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30 May 2009

Singapore’s Temasek considers offloading stake in Chartered

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Singapore state investment company Temasek Holdings Pte. Ltd. is considering an offer for its entire stake in Chartered Semiconductor Manufacturing Ltd for about S$2.35 billion ($1.62 billion), reported Dow Jones Newswires, quoting information from two people familiar with the situation.

The offer by Advanced Technology Investment Co., a technology investment firm owned by the Emirate of Abu Dhabi, values Chartered Semiconductor at around S$2.50 per share.

Temasek controls 62.33 percent of Chartered, according to an April 16 filing with the Singapore Exchange.

"Temasek is considering the offer. There have been offers before and a deal was not reached. This time the premium looks attractive," one of the people said.

Chartered, in a filing Friday with the Singapore Exchange, said it hasn't received such a bid from ATIC.

"From time to time, Chartered engages various parties in discussions to pursue business opportunities or concerning the strategic direction of the company, with a view to maximising value for all shareholders," the company said.

"There is no assurance that any definitive or binding agreement will result from these discussions." ATIC declined to comment.

Chartered Semiconductor shares were up 2.3 percent at S$2.23 late Friday in Singapore, after being halted from trade in early morning. If a deal does happen, it would trigger a general offer for the chip maker.

"Temasek has been looking to sell Chartered Semiconductor for about a year," the other person familiar with the situation said.

In October of 2008, ATIC announced a joint venture with Advanced Micro Devices Inc. after the California-based chip maker spun off its semiconductor manufacturing facilities.

The company, called Globalfoundries, is a contract chip maker and competes with Chartered. ATIC invested US$2.1 billion for a 65.8 percent in Global foundries.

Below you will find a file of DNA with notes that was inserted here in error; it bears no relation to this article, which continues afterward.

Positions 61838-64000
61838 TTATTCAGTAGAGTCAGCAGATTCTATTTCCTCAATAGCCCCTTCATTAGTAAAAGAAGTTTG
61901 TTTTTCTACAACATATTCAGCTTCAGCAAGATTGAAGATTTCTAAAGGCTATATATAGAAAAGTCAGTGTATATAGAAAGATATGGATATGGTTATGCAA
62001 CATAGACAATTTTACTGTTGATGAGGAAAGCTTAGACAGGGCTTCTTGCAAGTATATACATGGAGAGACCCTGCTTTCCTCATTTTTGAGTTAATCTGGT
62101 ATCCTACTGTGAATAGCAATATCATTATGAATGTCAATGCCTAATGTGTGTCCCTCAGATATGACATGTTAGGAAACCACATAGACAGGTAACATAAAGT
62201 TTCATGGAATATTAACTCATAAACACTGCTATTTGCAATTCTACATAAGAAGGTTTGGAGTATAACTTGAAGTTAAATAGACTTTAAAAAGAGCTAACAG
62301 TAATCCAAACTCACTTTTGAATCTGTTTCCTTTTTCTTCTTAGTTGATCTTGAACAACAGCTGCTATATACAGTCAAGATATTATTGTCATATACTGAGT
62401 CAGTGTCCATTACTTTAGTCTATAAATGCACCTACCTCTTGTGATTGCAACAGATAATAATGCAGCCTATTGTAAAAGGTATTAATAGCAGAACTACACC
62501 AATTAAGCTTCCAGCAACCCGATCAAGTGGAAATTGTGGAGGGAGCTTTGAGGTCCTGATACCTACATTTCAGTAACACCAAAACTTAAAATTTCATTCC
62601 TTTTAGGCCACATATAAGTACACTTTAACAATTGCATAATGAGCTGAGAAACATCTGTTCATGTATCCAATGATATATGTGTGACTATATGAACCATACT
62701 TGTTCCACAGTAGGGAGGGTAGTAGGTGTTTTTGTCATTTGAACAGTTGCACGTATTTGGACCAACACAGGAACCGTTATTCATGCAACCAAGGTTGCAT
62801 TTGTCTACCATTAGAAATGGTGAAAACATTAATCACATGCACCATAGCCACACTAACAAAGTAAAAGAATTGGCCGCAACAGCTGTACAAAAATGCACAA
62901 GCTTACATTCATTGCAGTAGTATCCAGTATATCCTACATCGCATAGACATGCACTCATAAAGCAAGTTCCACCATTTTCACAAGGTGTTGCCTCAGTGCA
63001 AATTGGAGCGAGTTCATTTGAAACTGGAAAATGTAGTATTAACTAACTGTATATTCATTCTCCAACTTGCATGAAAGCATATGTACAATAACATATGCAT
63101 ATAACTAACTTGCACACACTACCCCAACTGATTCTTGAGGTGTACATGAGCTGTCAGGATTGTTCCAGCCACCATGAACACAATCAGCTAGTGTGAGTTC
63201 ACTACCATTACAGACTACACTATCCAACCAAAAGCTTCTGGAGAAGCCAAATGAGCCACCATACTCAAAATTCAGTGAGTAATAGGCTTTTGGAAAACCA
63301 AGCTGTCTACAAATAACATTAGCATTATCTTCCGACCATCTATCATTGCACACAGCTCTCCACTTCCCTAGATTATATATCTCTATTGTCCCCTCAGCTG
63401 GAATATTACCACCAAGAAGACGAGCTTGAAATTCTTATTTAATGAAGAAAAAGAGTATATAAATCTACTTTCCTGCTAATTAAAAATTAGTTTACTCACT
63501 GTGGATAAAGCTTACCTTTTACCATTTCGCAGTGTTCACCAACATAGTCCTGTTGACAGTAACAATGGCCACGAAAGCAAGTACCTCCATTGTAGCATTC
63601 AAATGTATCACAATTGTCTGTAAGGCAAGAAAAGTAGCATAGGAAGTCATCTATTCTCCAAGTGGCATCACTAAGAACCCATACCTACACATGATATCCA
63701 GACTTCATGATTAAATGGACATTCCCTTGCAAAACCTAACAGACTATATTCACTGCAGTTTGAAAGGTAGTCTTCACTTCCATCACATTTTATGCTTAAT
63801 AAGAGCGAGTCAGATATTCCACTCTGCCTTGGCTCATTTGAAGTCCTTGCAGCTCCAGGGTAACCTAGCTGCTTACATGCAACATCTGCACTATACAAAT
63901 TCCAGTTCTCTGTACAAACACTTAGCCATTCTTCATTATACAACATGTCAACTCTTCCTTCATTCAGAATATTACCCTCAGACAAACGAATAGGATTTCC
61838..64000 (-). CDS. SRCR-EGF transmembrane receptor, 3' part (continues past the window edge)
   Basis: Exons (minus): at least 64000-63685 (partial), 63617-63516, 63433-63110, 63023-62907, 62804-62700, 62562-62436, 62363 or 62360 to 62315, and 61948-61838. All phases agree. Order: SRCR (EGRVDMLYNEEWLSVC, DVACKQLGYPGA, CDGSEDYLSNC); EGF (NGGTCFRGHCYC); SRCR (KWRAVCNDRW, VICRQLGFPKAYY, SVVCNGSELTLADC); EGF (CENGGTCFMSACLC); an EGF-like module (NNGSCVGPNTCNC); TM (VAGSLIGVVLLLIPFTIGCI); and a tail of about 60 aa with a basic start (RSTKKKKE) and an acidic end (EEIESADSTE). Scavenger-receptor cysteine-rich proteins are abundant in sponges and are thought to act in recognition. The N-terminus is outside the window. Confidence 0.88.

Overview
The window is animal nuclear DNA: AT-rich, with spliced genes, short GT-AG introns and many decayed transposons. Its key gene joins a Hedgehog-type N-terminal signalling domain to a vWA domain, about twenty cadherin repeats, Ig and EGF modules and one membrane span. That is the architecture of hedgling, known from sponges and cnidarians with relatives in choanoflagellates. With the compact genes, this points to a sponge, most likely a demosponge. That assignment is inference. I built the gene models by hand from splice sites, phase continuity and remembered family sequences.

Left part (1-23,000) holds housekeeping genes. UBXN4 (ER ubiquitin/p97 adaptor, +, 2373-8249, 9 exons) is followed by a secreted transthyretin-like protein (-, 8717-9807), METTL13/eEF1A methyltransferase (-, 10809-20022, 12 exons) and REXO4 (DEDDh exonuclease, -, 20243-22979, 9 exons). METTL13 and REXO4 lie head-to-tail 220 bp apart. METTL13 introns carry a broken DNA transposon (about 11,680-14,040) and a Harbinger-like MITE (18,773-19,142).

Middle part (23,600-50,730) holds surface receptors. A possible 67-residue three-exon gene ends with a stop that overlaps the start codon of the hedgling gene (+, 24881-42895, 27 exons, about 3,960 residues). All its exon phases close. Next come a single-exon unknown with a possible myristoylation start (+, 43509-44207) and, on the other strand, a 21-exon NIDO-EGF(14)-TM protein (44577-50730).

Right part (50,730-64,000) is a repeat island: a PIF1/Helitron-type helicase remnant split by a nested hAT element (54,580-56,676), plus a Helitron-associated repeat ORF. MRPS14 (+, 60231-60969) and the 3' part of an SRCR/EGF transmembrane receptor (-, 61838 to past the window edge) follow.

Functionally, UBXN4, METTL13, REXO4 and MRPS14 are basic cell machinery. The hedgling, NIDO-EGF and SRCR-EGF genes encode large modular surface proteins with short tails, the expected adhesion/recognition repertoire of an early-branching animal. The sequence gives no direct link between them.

DBS Vickers Analyst Ai Teng Tan said a tie-up between ATIC and Chartered would be sensible for both parties. "Right now Globalfoundries has only one manufacturing base in Dresden, Germany, so I think Chartered would complement with an Asian footprint," she said.

"They also [would] have access to Chartered's bigger pool of customers."

She said Chartered would also benefit through strong financial backing from ATIC as well as any spillover orders from AMD, currently Globalfoundries' main customer.

Chartered has been linked to industry peers such as Taiwan Semiconductor Manufacturing Ltd., United Microelectronics Corp. and China's Semiconductor Manufacturing International Corp. in the past on possible mergers, but people familiar with the situation said Temasek hadn't received any palatable offers.

So the investment firm chose to inject more capital into the foundry via a US$300 million rights issue that was completed in April, hoping to sell the stake at a higher price once the market improves, they said.

"Timing wise, I think now is a good time [for the deal] because now we're still in the early stages of a recovery and valuation will reflect that," Ms. Tan said. "If economic recovery continues to move ahead, therefore propelling a full upswing in semiconductor industry, then you have to pay even higher valuation."

The outlook for Chartered remains uncertain amid a protracted global downturn that has severely crimped demand for the semiconductor industry. It recorded a net loss of $114.2 million in the first quarter and expects its second-quarter net loss to range from $54 million to $64 million.

Still, a tie-up with Chartered would allow Globalfoundries to increase its presence and position itself to challenge the existing competitors such as TSMC and UMC once demand begins to recover in earnest.


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